Yeah, I know Netflix released all 10 episodes on “Master of None” on Nov. 6. So why am I finally reviewing this series now? I’m not a binge-watcher, so the thought of having to consume five hours worth of programming (each is about half an hour long) in one gulp didn’t appeal to me. So I got to them when I finally had enough psychological space — like after taking a long vacation in Hawaii.
Besides, I disagree with Netflix’s model: Do you really want viewers to swallow up all of your hard work one after another without enough pause between episodes to really appreciate each installment as you would a regular television series where you have to wait seven days before getting to see the next one?
(In the end, I watched five episodes at a time, probably because I was enjoying myself more than anything and wanted to see what happened next.)
OK, rant/defensive disclaimer out of the way.
Based on the spastic, immature character Aziz Ansari played in NBC’s “Parks and Recreation” and some of his standup, I was pleasantly surprised by the level of thoughtfulness that infused each of these 10 episodes. And some of the ideas he and co-creator/co-executive producer Alan Yang put into this project made me proud.
The fourth episode, “Indians on TV,” for instance, felt as if the comedian had come to a few MANAA meetings or at least read a lot of my columns.
Anzari plays Dev, a 30-year-old New York actor who suffers through the auditioning process, including casting directors who want him to put on an Indian accent for roles that are already stereotyped to begin with. He complains about some of the white actors who’ve played Asian or Indian characters. When a friend points out Max Minghella was 1/16 Chinese, Dev exclaims, “Who cares? We’re all 1/16 [something]if you go back far enough!”
Dev asserts that Hollywood now allows as much as two black people on a TV series, but no other ethnicity has been granted that status: It makes it “too ethnic,” so in one of the projects he’s being considered for, the producers don’t believe there can be two Indians in it; they have to choose one over the other.
When he accidentally receives an insensitive email from a producer, he wants to expose him publicly. Even then, though, he knows society doesn’t care as much when Asians are put down. If you offend a black person, he theorizes, you meet with Rev. Sharpton to get forgiveness. Who’re you supposed to meet with if you offend Asian people?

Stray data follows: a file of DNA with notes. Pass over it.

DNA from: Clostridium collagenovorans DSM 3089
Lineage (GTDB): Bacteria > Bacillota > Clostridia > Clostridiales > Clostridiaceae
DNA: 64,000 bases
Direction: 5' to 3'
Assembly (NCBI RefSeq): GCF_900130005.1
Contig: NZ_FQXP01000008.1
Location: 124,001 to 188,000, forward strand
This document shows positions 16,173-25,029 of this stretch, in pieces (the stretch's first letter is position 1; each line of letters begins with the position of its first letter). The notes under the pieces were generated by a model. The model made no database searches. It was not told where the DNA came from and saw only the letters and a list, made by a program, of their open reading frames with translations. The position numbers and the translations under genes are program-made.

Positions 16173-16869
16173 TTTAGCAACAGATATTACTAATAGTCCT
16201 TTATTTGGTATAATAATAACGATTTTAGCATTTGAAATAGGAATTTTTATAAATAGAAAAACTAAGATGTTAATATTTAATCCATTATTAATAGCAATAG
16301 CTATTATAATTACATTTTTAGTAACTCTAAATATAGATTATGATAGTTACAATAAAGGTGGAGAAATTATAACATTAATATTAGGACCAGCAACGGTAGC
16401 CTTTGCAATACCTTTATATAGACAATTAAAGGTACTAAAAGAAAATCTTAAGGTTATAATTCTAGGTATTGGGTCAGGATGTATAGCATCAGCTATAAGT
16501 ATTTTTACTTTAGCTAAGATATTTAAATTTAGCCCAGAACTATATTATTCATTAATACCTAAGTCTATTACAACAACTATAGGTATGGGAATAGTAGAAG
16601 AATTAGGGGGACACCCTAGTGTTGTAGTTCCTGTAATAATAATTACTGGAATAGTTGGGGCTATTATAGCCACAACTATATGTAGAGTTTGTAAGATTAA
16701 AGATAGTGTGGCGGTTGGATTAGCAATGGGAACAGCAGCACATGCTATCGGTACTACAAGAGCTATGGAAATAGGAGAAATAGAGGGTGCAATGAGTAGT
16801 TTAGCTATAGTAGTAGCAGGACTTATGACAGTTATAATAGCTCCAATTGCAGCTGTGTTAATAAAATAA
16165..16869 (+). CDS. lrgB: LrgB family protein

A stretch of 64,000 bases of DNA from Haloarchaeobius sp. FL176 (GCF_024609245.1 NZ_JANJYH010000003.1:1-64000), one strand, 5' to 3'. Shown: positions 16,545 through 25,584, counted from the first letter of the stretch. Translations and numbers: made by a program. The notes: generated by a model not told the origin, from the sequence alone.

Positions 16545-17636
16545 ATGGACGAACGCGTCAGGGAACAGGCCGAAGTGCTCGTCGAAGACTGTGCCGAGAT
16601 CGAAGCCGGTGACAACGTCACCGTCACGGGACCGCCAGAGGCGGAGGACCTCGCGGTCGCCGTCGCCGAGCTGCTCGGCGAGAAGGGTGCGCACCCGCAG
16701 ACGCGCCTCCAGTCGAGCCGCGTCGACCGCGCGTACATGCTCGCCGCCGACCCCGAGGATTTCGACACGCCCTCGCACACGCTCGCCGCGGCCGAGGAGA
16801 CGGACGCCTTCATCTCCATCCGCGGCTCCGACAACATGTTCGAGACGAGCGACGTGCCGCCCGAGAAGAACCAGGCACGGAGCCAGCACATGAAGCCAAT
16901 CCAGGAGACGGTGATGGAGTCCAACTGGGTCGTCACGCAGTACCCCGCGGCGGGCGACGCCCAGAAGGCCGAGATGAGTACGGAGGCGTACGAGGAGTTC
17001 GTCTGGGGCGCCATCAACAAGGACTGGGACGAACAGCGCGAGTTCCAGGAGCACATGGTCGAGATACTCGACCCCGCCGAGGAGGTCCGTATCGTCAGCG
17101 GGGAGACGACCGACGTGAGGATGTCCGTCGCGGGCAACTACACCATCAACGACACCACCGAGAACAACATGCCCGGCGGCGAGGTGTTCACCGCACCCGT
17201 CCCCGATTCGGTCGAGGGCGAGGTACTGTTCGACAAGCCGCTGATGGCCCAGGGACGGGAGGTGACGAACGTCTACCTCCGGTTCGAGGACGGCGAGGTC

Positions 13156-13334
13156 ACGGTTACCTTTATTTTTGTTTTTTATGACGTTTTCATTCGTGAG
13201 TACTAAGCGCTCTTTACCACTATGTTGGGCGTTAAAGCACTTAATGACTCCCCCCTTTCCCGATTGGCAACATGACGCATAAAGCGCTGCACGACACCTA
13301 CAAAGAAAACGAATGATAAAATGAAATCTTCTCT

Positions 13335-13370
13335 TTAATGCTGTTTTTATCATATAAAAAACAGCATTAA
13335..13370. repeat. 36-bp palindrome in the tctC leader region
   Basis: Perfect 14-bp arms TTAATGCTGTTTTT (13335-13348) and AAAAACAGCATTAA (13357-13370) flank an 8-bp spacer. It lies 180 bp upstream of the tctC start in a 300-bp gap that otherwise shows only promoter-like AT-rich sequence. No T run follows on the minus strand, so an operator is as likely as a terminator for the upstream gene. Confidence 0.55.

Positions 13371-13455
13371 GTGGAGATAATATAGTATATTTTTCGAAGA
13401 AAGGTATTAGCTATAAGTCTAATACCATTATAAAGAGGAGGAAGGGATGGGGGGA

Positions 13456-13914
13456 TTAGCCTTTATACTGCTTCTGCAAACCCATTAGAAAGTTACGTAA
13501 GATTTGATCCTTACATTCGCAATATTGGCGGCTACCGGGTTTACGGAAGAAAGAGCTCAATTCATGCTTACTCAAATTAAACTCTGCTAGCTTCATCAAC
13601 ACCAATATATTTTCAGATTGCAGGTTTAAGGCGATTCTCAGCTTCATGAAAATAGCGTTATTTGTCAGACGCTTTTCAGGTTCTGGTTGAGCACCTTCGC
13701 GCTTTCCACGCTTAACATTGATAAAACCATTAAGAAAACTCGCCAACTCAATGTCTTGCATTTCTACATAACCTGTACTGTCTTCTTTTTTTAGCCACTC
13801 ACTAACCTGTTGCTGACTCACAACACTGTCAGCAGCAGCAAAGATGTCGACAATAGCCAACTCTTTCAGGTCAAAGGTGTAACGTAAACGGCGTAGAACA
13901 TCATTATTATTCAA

In the second episode, “Parents,” we see how both Dev and Brian Cheng (Kelvin Yu) don’t take their immigrant parents seriously, not realizing the hardships they’d experienced in the old country and the sacrifices they made so their kids could have an easier life in America… that they could take for granted.
Ansari received an NAACP Image Award nomination for directing this one (one of two episodes he handled) and he and Yang got a nod for writing it (they did the honors on eight of the 10 episodes).
Even those episodes that don’t directly deal with Ansari’s ethnicity are charming. In Episode 8, “Old People,” he makes us consider how society overlooks senior citizens, not realizing how much we have in common with them and how much we might enjoy their company if we took the time.
Other topics explored: How long do you wait for a woman to make up her mind about a date? How can you be sure the romantic partner you’re with is “the one” (you either have to marry them or break up). Does sex between two partners inevitably become boring? Does having children ruin a marriage? How often do women feel threatened by creepy guys? Is it OK to have sex with a married woman if her husband’s a jerk?
Another pleasant surprise is Noel Wells, who plays Dev’s love interest Rachel, a music publicist. In the very first scene of the first episode, they’re having sex, a one-night stand. Weeks later, they meet up again and hit it off, but then she reveals she’s giving her ex-boyfriend another try.
In Episode 6, she’s free again and they agree to spend a weekend in Nashville. Very interesting: Though they sleep in the same bed, they don’t have sex or even kiss the entire time, in direct contrast to their first meeting.
Wells is like a more grounded Zooey Deschanel (Fox’s “New Girl”) and the chemistry and dialogue between her and Dev is delightful. I’d even go as far as saying I found myself wanting to be in a relationship like theirs with the playful banter and sarcasm. You want to see them together.
They even talk about their interracial romance (though she plays white here, the actress is Latina/Tunisian and was one of the seven new players on the 2013-2014 season of “Saturday Night Live,” where she was under-utilized). Dev asks her if she’d ever dated an Asian guy before him and she recalls everyone was white until the last one, who was half Asian. Oh, he concludes, so he was your gateway drug to me, huh?!